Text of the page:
Noeleen Heyzer, who recently completed her term, recalls a piece of advice someone gave her in her early days at the UN Development Fund for Women (Unifem), where she worked from 1994 to 2007: “You come in here thinking you can just change things. But everyone has found a place and method of surviving. What you are trying to do is to throw that method out so people won’t know how to survive. You won’t succeed.”
Not only did she succeed, the 67-year-old transformed the lives of millions of women in over 100 countries in the process. As the first Singaporean to head a UN agency and the first woman outside North America to head Unifem, she spearheaded efforts that led to women participating in peace negotiation and the electoral process, and in shaping their post- conflict societies. Today, more women are entering politics in countries such as Rwanda and Liberia, among other advancements.
Joanne Sandler, former Unifem deputy executive director, recounts Heyzer’s insistence that Unifem build a strong women’s programme in Afghanistan in 2001, when the UN was preparing to enter the tumultuous country. “Many, including those at the highest level, cautioned against it and urged delaying. Noeleen was tenacious at explaining its importance and took big risks to convene Afghan women leaders to make their case. In the end, Unifem was able to support a significant programme and vastly expand support for women’s rights.” Today, women in Afghanistan have full citizenship rights.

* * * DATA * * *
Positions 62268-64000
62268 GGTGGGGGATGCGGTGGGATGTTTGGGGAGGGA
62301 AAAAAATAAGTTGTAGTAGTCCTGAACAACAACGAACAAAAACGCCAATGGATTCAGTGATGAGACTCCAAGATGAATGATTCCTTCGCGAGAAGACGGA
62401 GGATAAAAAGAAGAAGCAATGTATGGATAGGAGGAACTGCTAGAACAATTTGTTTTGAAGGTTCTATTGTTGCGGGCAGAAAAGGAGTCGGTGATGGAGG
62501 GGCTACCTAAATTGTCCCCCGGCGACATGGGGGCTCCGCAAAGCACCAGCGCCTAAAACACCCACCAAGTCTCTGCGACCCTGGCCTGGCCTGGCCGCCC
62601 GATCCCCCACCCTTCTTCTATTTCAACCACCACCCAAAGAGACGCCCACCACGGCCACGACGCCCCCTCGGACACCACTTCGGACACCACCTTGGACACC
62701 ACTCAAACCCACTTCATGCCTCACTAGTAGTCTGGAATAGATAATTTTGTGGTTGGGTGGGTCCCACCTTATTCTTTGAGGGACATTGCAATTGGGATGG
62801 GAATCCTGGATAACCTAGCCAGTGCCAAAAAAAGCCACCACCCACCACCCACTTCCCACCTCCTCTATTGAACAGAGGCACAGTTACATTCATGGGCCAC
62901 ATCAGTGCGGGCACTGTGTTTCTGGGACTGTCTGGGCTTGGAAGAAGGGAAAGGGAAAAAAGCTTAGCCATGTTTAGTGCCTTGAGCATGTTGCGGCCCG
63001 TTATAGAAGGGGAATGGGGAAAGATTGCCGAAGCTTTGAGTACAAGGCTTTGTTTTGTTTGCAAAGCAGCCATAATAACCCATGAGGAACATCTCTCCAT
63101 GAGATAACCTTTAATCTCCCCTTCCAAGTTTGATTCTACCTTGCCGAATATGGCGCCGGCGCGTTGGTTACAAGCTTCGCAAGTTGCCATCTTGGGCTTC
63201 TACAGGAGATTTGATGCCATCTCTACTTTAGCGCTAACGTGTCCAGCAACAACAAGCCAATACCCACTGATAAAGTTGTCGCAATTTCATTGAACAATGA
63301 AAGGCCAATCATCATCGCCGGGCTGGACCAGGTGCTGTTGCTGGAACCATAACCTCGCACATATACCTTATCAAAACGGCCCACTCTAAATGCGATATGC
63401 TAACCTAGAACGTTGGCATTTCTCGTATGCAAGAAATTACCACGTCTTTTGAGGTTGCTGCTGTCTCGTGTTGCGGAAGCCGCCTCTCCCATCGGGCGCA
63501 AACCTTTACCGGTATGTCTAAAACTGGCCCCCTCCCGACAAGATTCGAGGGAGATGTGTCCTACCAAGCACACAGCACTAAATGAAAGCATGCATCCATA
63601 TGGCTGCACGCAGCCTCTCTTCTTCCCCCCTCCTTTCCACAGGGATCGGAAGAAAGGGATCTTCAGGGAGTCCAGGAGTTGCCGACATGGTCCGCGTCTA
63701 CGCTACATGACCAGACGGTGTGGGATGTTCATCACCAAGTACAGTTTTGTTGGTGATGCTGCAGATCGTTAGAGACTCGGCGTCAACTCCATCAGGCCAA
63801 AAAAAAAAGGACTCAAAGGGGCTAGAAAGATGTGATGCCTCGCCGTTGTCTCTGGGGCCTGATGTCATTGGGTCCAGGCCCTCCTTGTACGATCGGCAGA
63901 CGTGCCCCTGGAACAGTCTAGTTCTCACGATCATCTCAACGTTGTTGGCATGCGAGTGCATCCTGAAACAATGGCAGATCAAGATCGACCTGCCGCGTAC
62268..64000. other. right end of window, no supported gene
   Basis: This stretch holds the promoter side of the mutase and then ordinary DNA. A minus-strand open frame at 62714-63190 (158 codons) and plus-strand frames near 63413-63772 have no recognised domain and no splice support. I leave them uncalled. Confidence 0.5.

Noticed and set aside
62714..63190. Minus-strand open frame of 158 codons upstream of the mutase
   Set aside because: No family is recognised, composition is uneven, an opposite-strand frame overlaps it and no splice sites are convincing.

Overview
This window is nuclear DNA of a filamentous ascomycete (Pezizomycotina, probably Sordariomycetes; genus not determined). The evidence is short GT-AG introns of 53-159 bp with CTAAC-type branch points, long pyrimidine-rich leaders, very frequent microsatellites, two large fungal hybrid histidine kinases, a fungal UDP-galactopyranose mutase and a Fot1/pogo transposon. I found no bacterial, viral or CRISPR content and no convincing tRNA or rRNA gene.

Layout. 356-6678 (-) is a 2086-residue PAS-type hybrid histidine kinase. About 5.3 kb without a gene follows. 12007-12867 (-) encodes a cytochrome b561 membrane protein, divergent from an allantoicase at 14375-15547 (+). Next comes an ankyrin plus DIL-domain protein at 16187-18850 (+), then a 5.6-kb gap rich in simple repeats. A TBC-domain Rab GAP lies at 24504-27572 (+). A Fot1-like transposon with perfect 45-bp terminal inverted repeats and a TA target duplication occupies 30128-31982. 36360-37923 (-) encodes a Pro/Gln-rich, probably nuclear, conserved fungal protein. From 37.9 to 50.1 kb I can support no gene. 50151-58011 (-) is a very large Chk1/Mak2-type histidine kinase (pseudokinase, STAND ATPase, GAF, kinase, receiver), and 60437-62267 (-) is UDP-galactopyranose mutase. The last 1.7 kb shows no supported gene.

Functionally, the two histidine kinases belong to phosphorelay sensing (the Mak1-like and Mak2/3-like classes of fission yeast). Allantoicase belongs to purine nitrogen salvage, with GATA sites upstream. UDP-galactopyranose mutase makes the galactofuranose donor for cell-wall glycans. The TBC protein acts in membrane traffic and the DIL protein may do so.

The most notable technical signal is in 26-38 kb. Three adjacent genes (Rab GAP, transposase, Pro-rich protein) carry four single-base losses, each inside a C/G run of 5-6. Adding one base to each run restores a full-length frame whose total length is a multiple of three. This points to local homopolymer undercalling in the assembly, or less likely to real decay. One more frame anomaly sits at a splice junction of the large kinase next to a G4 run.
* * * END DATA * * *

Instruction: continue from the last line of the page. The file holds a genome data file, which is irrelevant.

Those who have worked with her would describe her as gutsy. In truth, she simply wants to make the world a better place. “Since I was a little girl, I’ve created a dream world where I live by the values I treasure. In a sense, I have created my own internal world,” she says with a chuckle. “I try to make that world a reality for as many people as possible.”
This “world” that she lives in was shaped by a childhood spent in Chinatown which, during the 1950s and 1960s, was a hotbed of colonial resistance.
“The idea of different types of leadership and different types of people working in diverse ways to try to weave our society into a stronger community – that influenced me. I was brought up with a sense of leadership and service, that one has to be the co-creator of a better world.”
“Noeleen has that rare combination of talents: the ability to see what needs to be done and to turn the resistant into allies. The strategies she uses build on the notion of ‘win-win’.”
Joanne Sandler, Former Deputy Executive Director, UNIFEM
In 2007, the Nobel Peace Prize nominee became the highest-ranking Singaporean in the UN when she was named under-secretary-general of Economic and Social Commission for Asia and the Pacific (Escap), the largest of the UN’s five regional social-and-economic development arms. She was the first woman in Escap’s 60-year history to helm it. Heyzer, who was Her World Woman of the Year 2007, has also been credited for helping to open up isolated Myanmar, after striking an unprecedented development partnership with its leaders in 2009.
She was most recently the UN Secretary-General’s special adviser to Timor-Leste, at the level of under-secretary-general. She stepped down in February after completing her term. Still, there’s no slowing down this dynamic social scientist. Heyzer, who lives in Bangkok but will return permanently to Singapore in January 2016, continues to influence through her participation in seminars and talks as a keynote speaker and moderator.
“I don’t try to be a model for anyone. I just do my work and I can talk only about my experience. I don’t think I’ve done enough, but I hope what I’ve done will inspire enough people to continue the work,” she says.
“Violence continues to tear fragile societies apart, and there are threats to economic and social foundations so one can lose hope. At the same time, there are so many who keep that hope burning, so opting out is not an option.”